Microsoft to reveal tablet software at Las Vegas fair


MICROSOFT’S CHIEF executive Steve Ballmer, who is planning to unveil new software for tablets at the Consumer Electronics Show (CES) in Las Vegas next week, will face sceptics who say his company won’t be able to narrow Apple’s iPad lead anytime soon.

“By the time Microsoft gets it figured out, everybody will already own an iPad,” said Keith Goddard, chief executive of Capital Advisors, an investing firm in Oklahoma that holds Apple shares. “That train has left the station.”

Microsoft will announce a full version of the Windows computer operating system that runs on ARM Holdings technology at the show, which begins on January 6th, two people familiar with Microsoft’s plans said last week.

Allying with ARM is Microsoft’s way of stepping up rivalry with Apple, which has garnered the largest share of the tablet market with its iPad, a touchscreen device introduced in April that handles video, music and computing tasks. The effort may falter unless Mr Ballmer can match the features consumers have come to expect from the iPad, Mr Goddard said.

Mr Ballmer admitted in July that Apple has “sold certainly more than I’d like them to sell”.

Computer makers have unsuccessfully been trying to sell tablet-style computers based on Microsoft’s Windows for about a decade.

Before the iPad, tablets made up only about 2 per cent of the PC market. Apple has sold 7.46 million iPads up to September. According to analysts at Goldman Sachs, it may sell as many at 37.2 million iPads next year.

That indicates that the tablet’s share of the PC market may rise to 9.2 per cent next year, based on a prediction by research firm IDC for 402.7 million PC shipments in 2011.

Apple has also redefined consumer expectations for what a tablet computer should do, says Michael Gartenberg, an analyst at Gartner. Instead of requiring the use of a stylus pen to serve as a computer mouse, the iPad allows people to navigate using their fingers.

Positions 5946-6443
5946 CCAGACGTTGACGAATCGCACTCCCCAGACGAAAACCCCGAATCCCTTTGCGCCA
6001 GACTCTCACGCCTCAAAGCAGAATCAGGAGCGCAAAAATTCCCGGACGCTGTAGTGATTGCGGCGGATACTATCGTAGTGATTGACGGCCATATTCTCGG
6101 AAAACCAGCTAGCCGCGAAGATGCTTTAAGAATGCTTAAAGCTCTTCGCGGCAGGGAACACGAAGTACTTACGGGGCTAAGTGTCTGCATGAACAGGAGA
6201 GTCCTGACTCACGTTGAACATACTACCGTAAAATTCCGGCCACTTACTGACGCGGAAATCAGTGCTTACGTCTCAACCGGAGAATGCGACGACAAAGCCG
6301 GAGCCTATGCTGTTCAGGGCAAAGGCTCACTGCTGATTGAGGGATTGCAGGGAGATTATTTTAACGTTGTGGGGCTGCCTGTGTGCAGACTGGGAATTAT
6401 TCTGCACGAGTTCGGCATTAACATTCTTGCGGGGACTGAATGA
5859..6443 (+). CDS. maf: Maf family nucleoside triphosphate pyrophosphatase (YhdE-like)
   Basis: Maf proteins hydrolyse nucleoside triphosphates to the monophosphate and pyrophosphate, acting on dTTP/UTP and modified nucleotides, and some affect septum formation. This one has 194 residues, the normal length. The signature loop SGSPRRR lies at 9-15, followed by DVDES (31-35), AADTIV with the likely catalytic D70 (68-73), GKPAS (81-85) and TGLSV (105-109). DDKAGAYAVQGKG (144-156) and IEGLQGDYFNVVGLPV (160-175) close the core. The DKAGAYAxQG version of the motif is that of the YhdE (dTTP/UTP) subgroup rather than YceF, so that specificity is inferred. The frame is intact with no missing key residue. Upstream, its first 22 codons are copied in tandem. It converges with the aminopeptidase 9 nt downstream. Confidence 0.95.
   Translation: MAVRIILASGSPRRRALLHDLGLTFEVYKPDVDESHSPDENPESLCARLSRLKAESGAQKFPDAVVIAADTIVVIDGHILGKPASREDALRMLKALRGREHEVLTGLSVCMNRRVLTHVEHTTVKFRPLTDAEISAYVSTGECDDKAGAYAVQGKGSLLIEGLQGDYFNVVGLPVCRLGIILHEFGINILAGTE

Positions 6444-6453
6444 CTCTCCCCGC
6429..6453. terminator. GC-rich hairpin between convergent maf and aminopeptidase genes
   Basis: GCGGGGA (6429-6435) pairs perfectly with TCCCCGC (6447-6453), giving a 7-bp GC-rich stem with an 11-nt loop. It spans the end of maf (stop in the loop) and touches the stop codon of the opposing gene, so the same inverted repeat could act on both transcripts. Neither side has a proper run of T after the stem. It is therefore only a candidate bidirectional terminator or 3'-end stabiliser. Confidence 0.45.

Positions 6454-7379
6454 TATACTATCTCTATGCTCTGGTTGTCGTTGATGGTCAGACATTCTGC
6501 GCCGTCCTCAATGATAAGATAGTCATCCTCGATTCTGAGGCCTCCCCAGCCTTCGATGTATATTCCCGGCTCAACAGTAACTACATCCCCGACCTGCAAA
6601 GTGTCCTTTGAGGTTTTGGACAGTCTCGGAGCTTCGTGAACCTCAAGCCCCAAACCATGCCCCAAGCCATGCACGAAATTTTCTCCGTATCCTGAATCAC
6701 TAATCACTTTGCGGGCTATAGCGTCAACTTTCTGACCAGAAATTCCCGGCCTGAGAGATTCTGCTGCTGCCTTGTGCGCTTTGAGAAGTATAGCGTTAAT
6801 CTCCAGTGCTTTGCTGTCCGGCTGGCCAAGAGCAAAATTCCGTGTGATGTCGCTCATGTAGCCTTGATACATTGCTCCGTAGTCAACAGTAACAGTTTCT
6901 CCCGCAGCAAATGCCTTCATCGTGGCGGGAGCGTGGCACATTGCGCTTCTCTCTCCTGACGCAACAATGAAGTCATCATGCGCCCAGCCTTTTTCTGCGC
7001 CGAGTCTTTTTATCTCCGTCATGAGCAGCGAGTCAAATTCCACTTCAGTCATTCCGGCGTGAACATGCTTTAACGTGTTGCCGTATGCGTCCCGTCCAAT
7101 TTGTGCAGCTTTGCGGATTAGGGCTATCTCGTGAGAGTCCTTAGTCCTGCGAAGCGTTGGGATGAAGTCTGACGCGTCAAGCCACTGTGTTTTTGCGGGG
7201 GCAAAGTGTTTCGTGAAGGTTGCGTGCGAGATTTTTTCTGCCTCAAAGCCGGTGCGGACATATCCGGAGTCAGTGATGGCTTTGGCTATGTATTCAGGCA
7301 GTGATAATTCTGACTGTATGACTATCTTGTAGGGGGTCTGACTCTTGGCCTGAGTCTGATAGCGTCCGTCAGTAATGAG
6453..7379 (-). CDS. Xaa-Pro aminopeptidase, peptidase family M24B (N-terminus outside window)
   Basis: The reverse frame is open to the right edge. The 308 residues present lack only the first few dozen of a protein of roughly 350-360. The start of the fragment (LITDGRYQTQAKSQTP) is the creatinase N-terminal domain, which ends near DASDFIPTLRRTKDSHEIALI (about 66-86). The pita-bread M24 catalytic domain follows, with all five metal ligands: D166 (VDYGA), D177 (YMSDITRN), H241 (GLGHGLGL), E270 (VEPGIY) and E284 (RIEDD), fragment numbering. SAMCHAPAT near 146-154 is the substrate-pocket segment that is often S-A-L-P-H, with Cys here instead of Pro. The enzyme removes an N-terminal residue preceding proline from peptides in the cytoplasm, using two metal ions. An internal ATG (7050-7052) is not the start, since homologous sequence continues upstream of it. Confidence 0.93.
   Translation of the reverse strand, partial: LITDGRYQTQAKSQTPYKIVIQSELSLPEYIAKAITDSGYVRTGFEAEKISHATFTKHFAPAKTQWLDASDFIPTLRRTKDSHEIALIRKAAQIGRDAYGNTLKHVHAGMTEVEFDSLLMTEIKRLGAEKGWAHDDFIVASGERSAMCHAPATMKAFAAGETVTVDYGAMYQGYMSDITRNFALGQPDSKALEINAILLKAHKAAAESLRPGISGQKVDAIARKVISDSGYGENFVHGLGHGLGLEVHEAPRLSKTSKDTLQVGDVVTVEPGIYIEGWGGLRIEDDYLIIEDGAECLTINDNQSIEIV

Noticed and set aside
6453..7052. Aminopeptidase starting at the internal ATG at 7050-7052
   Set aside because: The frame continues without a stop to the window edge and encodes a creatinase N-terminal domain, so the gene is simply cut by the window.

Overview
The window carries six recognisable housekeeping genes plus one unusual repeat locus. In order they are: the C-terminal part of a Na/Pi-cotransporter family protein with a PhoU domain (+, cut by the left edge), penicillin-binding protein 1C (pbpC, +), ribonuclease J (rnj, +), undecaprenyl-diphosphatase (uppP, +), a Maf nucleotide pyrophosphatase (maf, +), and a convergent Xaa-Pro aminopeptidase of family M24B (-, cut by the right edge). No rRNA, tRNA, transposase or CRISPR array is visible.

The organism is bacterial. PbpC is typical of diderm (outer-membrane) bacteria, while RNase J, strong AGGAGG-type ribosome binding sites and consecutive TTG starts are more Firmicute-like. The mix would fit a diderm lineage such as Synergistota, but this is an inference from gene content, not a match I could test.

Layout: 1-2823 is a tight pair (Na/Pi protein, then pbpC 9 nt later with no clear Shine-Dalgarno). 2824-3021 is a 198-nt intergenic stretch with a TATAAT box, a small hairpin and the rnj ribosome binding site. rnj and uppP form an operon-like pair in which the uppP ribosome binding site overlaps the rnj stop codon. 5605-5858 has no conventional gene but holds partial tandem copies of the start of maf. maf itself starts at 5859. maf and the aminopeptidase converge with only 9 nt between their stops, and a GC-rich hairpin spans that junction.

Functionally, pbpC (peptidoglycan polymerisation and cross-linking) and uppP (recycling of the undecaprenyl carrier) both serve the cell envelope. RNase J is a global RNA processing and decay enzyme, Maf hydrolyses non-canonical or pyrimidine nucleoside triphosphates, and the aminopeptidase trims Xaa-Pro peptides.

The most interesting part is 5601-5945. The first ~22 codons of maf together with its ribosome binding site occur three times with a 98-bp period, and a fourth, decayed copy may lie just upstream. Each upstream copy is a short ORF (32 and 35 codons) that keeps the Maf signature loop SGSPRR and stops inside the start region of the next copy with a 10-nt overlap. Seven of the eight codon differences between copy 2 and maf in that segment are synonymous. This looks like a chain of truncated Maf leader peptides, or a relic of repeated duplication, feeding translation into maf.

“Apple did this year what no one had done in the previous 10 – crack that space between the PC and the phone,” said Gartenberg. “Microsoft has been working very hard at putting a square peg in a round hole.”

Still, an introduction at CES gives Microsoft a chance to win over some of the more than 100,000 people expected to attend the premier technology trade show, he added. “It’s a wonderful opportunity for Microsoft and Ballmer to put a stake in the ground,” said Mr Gartenberg. “Now that Apple cracked the market, no one wants to get left behind.”

By adapting its computer operating system for a tablet, Microsoft is taking a different approach from Apple, which used a mobile-phone operating system as the basis for the iPad. Apple’s software enables instant start-up, longer battery life and access to more than 300,000 applications.

Microsoft is said to be taking software designed for use with a mouse and keyboard and adapting it to a touchscreen. That will require developers to rework PC programs to make them useful on a tablet.

Existing tablets based on Windows are difficult to use, according to Michael Cherry, an analyst at research firm Directions on Microsoft. “Current Windows tablets are what I call Frankentablets – part-laptop” and part-tablet, he said. “They do neither role well.”– (Bloomberg)